Lingle heads abroad for insights on energy
Gov. Linda Lingle is traveling this week at the federal government's expense as she looks to promote research and development of renewable fuels in Hawaii.
State looks at 4-day workweek
The possibility of a state agency switching to a four-day workweek on a test basis is being discussed and could be announced soon, Gov. Linda Lingle said yesterday.
Lingle said she expects to have discussions with agency heads and union officials in the coming weeks and could announce a pilot project within the next two months, she said.
"The point I made to our team is I'm not going to spend the next two years dickering around over how this is going to be implemented," she said yesterday. "If we're going to do it we need to move forward and do it.
"We have too many other important issues to deal with over the next 2 1/2 years to get bogged down in the details."
A four-day workweek, seen by many as a way to help workers deal with rising fuel prices, is among the options on the table as the state looks for ways to cut energy costs.
B.J. Reyes, Star-Bulletin
Lingle left Hawaii yesterday en route to the Bahamas for a one-day conference to study development of renewable energy in island nations.
The trip is being paid for by the U.S. Department of Energy, which asked the governor to represent the United States at the announcement of an international partnership for energy development in island nations, Lingle said yesterday.
"Because the U.S. Department of Energy is paying for my trip, I agreed to go on it," she said. "I told them that I had just issued 4 percent budget restrictions and unless they paid I wouldn't be able to attend."
Lingle is scheduled to be in the Bahamas tomorrow before heading to Colorado on Friday and Saturday for two days of workshops on renewable energy. The trip has been in the works for some time and also is being paid for by the federal agency, Lingle said.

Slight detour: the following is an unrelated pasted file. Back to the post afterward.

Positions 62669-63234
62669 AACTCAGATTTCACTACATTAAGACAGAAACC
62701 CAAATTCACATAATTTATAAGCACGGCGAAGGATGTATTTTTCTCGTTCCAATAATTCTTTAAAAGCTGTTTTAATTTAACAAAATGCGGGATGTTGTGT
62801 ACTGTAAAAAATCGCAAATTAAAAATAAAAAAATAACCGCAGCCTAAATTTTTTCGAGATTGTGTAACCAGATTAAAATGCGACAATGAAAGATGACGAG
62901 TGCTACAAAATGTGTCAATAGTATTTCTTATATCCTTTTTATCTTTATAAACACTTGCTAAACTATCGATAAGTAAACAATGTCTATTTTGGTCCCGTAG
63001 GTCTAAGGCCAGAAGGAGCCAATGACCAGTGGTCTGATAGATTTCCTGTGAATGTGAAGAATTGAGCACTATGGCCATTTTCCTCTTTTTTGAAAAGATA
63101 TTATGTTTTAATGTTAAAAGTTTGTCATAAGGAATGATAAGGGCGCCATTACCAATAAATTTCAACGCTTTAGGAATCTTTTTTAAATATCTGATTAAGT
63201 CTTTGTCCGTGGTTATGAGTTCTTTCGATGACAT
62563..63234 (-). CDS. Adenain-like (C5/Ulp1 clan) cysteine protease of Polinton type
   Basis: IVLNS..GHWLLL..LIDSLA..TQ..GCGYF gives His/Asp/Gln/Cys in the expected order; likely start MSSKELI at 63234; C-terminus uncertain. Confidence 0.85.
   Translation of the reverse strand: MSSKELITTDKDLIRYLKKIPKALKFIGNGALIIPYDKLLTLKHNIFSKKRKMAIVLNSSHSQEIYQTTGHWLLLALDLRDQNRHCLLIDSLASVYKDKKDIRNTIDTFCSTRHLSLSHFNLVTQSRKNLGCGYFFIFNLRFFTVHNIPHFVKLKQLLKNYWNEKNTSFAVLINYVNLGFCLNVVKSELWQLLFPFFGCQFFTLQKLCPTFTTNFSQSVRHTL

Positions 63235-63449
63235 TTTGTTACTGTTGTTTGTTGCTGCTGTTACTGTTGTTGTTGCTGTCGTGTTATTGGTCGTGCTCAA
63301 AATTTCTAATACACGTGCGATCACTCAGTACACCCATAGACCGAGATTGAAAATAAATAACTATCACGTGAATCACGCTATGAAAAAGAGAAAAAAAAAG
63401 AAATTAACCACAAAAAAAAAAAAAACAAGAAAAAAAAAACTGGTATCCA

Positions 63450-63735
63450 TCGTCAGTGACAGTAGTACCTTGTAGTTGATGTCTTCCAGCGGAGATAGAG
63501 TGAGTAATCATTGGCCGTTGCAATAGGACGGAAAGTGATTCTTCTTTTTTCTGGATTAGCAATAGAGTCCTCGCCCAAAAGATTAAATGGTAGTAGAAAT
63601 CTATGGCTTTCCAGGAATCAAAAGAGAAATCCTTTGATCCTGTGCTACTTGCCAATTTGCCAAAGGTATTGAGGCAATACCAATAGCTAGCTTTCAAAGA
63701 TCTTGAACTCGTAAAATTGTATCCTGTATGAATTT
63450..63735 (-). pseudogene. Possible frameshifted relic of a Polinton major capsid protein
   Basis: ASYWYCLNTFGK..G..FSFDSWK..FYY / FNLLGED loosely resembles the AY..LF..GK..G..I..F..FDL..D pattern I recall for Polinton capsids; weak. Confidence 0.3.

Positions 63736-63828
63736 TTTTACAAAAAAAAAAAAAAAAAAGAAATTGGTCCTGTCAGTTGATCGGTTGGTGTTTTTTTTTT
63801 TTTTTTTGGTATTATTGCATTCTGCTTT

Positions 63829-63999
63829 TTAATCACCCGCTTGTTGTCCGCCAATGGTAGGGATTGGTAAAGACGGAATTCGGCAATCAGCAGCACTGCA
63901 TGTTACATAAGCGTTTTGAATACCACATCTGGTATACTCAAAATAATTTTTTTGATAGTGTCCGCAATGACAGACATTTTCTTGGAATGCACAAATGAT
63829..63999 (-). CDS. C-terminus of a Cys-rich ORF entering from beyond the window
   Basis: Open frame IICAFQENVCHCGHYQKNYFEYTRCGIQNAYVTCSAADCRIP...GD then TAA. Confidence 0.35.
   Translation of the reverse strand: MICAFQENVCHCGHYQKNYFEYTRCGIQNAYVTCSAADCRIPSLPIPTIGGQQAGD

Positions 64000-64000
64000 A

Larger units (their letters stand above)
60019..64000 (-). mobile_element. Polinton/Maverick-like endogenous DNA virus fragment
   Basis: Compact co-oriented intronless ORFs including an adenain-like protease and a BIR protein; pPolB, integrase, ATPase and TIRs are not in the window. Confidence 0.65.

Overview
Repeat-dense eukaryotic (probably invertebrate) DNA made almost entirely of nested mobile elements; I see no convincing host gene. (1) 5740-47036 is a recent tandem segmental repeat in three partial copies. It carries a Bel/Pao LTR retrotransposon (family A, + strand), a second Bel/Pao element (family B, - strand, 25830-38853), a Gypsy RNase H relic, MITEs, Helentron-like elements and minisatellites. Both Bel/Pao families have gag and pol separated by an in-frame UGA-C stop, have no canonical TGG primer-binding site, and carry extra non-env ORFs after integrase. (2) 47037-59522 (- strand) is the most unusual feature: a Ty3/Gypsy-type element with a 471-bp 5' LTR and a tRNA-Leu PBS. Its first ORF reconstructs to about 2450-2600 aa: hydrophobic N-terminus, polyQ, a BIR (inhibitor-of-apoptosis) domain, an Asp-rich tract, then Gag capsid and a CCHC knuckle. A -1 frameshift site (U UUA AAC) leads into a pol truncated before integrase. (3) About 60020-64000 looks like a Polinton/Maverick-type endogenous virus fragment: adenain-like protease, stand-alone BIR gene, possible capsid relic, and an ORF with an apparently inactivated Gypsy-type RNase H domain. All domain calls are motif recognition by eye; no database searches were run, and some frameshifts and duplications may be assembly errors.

Both trips stem from the Hawaii Clean Energy Initiative, a partnership between the state and the Energy Department to promote research and development of renewable fuels in Hawaii.
Lingle will be the only representative from Hawaii going to the Bahamas. The conference is aimed at discussing solutions for island nations to wean themselves from foreign oil, she said.
The partnership agreement being signed by the United States, New Zealand and Iceland, among others, aims to promote development of clean energy technologies that utilize indigenous renewable energy resources and reduce dependence on fossil fuels.
In Colorado, Lingle is visiting the National Renewable Energy Laboratory in Golden. Other representatives scheduled to take part in the workshops include House Energy Chairwoman Hermina Morita, Senate Energy Chairman Ron Menor, officials from Hawaiian Electric Co. and the Public Utilities Commission, and the consumer advocate.
"It's going to involve all of those we feel need to be involved in the transformation of our energy usage away from oil to renewable source," she said.
The workshops will study regulatory barriers, policies for new energy sources and renewable energy technologies.